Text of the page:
Axios Generate

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September 23, 2020

Good morning. Today's Smart Brevity count: 1,073 words, 4 minutes.

🎵 And on this date in 1977, Steely Dan released the masterpiece "Aja." This episode of the "Heat Rocks" podcast is a nice dissection, and a song from the album opens today's edition...

1 big thing: China new climate stance

Chinese flag redesigned with the sun and solar panels
Illustration: Rebecca Zisser/Axios

The biggest climate news of the week (or year?) arrived Tuesday when Chinese President Xi Jinping said China would aim for "carbon neutrality" by 2060 and a CO2 emissions peak before 2030.

Why it matters: China is by far the world's largest greenhouse gas emitter. No one else is even close! So their success or failure at reining in planet-warming gases affects everyone's future.

The big picture: Glen Peters of the Center for International Climate Research said the 2060 goalif it happens — keeps alive the prospect of holding global temperature rise to 1.5°C.

  • That's the most ambitious and moonshot goal of the Paris climate deal and it's fast slipping out of reach.
  • And here's Wood Mackenzie analyst Alex Whitworth in a note this morning: "The world’s largest carbon emitter finally shifted from its long-term position of having limited responsibility to reduce global emissions as a developing country, to assuming clearer leadership in tackling climate change."

Catch up fast: Xi made the pledge in video remarks Tuesday before the UN General Assembly.

  • He also said China will slightly toughen its nearer-term pledge under the Paris deal by aiming for the emissions peak before 2030. Their current pledge said they'll do this "around" 2030.

Reality check: The new commitment is very brief and super vague and there's no guarantee they will make good — one reason I was skeptical when I heard the news.

  • China watchers are now looking to see how the country will define "carbon neutrality" and what concrete steps it's planning to transform the targets into action.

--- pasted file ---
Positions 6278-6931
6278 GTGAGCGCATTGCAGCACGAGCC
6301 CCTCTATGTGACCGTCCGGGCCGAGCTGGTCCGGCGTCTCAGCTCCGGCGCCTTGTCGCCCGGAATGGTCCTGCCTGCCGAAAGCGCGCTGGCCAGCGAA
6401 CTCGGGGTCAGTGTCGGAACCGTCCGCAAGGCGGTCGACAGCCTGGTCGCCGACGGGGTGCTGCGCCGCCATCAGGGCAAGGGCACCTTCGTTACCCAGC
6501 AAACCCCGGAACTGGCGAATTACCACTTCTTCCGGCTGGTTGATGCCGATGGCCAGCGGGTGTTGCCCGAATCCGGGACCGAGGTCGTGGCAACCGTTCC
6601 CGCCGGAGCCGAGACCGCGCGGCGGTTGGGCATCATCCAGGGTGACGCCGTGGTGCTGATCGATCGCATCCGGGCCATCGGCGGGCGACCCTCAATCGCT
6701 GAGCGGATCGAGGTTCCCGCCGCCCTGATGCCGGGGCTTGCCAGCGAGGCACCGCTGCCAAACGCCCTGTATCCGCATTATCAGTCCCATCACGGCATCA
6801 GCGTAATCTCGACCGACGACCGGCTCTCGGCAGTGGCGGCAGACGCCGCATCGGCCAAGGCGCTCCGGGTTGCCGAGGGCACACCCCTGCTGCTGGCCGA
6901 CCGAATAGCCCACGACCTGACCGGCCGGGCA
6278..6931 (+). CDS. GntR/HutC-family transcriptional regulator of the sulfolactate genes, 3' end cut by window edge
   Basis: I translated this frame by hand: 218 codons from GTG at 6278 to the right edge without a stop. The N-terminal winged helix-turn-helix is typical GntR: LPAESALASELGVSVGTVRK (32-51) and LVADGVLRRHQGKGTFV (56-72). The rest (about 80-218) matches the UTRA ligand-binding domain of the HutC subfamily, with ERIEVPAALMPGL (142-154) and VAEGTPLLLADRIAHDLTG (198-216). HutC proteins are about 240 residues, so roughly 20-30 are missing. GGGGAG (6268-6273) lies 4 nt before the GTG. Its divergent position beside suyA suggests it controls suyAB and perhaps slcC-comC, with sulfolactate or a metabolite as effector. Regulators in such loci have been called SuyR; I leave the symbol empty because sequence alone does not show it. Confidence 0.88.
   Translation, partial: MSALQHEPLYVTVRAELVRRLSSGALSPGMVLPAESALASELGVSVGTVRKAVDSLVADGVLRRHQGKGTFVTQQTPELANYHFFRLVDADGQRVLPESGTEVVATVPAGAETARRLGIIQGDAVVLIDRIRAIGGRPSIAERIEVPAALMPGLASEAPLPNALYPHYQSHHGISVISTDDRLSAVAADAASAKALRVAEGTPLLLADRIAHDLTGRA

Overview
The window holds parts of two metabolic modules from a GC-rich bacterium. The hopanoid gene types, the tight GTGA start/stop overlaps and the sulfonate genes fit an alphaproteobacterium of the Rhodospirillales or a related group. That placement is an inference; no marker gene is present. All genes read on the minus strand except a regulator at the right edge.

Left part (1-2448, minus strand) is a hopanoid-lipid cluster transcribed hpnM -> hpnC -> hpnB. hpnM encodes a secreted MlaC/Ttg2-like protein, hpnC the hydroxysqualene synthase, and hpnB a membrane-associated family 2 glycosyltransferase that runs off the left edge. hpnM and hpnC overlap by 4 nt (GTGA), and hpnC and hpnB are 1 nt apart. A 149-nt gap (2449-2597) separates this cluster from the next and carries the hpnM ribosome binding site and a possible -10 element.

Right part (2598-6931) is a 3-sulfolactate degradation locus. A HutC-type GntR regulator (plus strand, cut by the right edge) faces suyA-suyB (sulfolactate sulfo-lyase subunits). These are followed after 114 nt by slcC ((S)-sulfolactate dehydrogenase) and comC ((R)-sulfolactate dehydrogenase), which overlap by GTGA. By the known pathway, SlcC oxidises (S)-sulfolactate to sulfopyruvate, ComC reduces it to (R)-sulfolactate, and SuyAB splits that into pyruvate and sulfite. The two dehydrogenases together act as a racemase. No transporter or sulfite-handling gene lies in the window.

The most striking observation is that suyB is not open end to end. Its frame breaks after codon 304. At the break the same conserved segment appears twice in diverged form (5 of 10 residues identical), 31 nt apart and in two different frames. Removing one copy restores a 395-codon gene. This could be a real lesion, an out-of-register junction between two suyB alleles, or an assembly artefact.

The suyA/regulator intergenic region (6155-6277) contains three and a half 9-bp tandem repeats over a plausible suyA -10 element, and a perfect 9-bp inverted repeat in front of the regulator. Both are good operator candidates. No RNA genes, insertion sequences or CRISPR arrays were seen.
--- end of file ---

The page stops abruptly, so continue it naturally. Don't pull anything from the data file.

• "China’s upcoming 14th five-year plan has the potential to be the most important document in global energy market history," Gavin Thompson, another Woodmac analyst, said in their note.
  • And, here's just one of many challenges: China's fleet of coal-fired power plants is very young and they're still building new ones.

The intrigue: Xi's speech came after President Trump's remarks hit China for "rampant" pollution, touted his decision to abandon Paris, and noted the U.S. has reduced CO2 emissions. Greenpeace's Li Shuo says...

"Xi Jinping’s climate pledge at the UNGA, minutes after Trump’s speech, is clearly a bold and well calculated move. It demonstrates Xi’s consistent interest in leveraging the climate agenda for geopolitical purposes."

Bonus chart: China's carbon dominance

Reproduced from IEA; Chart: Axios Visuals
Reproduced from IEA; Chart: Axios Visuals

This International Energy Agency data shows the story of why China's emissions trajectory is so important for the world's future.

2. Tesla's plan: Bigger and cheaper

The Wall Street Journal captures the upshot from Tesla's "battery day" event Tuesday night...

"Elon Musk laid out a plan for Tesla Inc. to build a cheap electric car using drastically lower-cost batteries to make a $25,000 vehicle and potentially turn the company into the world’s largest auto maker."

Why it matters: Bringing down the cost of electric cars is key to pushing them into the mainstream. They remain just a tiny slice of the global vehicle market, though adoption is growing.

Yes, but: Musk said the $25,000 model was about three years away, and The Verge points out that the plan sounded kind of familiar...

"This isn’t the first time Musk has predicted that Tesla would dramatically reduce the costs of its electric cars. He first promised a $25,000 EV back in 2018, which he said was possible within three years."

Where it stands: Tesla's stock is down in pre-market trading.